- Paying interest for a shorter period of time: With a shorter term, you’ll be paying off your loan sooner. When your loan is paid off sooner, you stop paying interest.
Learn More: APR vs. Interest Rate: What’s the Difference?
5. Look for discounts
Some student lenders are willing to give you a discount for meeting certain criteria or requirements. For example, many popular lenders give a 0.25% discount when you enroll in automatic payments. But keep in mind that if you’re not paying your loan off when in school, this discount usually won’t apply and the higher interest rate will accrue.
Keep in mind: For a 10-year, $10,000 loan with a 5% interest rate, you would pay a total of $2,728 in interest. With a 0.25% discount, you would pay $2,582 in total interest. That’s a savings of $146. Plug your own numbers into Credible’s student loan interest calculator to estimate how much you could save on your own loans.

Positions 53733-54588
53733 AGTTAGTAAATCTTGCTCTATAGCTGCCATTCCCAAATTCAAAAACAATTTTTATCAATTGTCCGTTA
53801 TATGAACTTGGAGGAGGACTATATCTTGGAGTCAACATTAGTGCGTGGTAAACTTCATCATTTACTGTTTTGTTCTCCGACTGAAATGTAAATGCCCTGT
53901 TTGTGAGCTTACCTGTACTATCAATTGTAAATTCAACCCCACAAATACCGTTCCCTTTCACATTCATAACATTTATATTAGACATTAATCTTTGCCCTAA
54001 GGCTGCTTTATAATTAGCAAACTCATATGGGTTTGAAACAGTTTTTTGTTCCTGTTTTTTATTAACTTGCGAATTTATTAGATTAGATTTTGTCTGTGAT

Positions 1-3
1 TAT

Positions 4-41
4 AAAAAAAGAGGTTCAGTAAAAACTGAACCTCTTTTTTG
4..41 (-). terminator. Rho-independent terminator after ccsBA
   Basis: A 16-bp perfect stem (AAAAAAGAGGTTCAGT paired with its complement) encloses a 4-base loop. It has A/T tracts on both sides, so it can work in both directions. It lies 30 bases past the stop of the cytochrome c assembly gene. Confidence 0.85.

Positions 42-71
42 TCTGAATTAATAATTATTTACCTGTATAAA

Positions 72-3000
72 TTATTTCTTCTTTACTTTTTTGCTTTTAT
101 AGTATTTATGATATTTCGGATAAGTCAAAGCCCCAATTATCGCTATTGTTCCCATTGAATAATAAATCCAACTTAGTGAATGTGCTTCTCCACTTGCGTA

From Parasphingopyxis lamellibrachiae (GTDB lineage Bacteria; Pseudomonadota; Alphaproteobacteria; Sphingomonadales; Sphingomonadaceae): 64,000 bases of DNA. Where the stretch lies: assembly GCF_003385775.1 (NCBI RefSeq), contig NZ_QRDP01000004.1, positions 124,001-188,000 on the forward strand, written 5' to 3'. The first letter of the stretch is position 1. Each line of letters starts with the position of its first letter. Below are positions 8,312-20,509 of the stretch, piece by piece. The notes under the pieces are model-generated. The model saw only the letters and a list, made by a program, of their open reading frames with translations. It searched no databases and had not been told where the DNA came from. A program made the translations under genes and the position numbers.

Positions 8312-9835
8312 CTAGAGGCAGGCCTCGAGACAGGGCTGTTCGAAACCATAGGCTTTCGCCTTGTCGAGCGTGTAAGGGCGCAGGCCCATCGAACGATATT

Some lenders might have other unique discount programs to further lower your rate — like loyalty or good-grade discounts. If you qualify, definitely take advantage of these as they can really add up.
With Credible, you can easily compare private student loan rates without affecting your credit score.
Read More: Student Loan Interest Rates
6. Compare lenders
Federal student loan rates are set by the government, but private lenders can set their own rates for student loans. Shopping around will help you find the right loan for your situation.
Credible helps you save time shopping around by letting you compare offers from multiple lenders by filling out just one simple form.